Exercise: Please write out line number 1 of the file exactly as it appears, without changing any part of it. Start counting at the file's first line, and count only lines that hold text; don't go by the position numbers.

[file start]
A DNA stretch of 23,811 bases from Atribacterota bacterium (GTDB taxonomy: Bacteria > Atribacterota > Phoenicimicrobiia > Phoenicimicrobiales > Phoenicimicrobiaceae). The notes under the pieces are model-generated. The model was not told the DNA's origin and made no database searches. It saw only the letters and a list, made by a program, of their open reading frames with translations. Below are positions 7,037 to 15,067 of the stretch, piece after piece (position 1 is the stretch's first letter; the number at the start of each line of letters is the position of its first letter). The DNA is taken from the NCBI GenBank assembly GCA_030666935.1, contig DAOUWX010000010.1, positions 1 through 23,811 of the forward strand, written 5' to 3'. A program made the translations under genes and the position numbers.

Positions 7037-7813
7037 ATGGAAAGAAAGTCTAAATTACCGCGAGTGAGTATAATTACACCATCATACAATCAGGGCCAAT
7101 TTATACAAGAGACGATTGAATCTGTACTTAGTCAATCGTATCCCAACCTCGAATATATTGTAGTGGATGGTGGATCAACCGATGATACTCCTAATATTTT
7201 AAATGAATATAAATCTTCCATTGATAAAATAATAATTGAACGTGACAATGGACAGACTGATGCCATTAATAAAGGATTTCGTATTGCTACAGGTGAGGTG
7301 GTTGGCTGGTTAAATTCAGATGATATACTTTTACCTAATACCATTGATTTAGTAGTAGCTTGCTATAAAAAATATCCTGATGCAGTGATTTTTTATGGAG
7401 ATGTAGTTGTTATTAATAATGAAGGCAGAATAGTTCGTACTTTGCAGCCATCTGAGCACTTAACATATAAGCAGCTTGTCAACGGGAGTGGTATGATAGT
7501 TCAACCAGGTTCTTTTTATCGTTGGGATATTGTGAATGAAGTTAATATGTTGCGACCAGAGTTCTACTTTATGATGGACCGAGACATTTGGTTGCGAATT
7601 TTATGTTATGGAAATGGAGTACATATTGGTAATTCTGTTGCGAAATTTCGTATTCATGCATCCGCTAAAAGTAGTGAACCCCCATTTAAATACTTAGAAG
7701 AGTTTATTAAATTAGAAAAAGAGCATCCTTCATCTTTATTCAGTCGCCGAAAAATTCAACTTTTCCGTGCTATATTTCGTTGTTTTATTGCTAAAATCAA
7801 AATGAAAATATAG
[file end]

A DNA stretch of 23,811 bases from Atribacterota bacterium (GTDB taxonomy: Bacteria > Atribacterota > Phoenicimicrobiia > Phoenicimicrobiales > Phoenicimicrobiaceae). The notes under the pieces are model-generated. The model was not told the DNA's origin and made no database searches. It saw only the letters and a list, made by a program, of their open reading frames with translations. Below are positions 7,037 to 15,067 of the stretch, piece after piece (position 1 is the stretch's first letter; the number at the start of each line of letters is the position of its first letter). The DNA is taken from the NCBI GenBank assembly GCA_030666935.1, contig DAOUWX010000010.1, positions 1 through 23,811 of the forward strand, written 5' to 3'. A program made the translations under genes and the position numbers.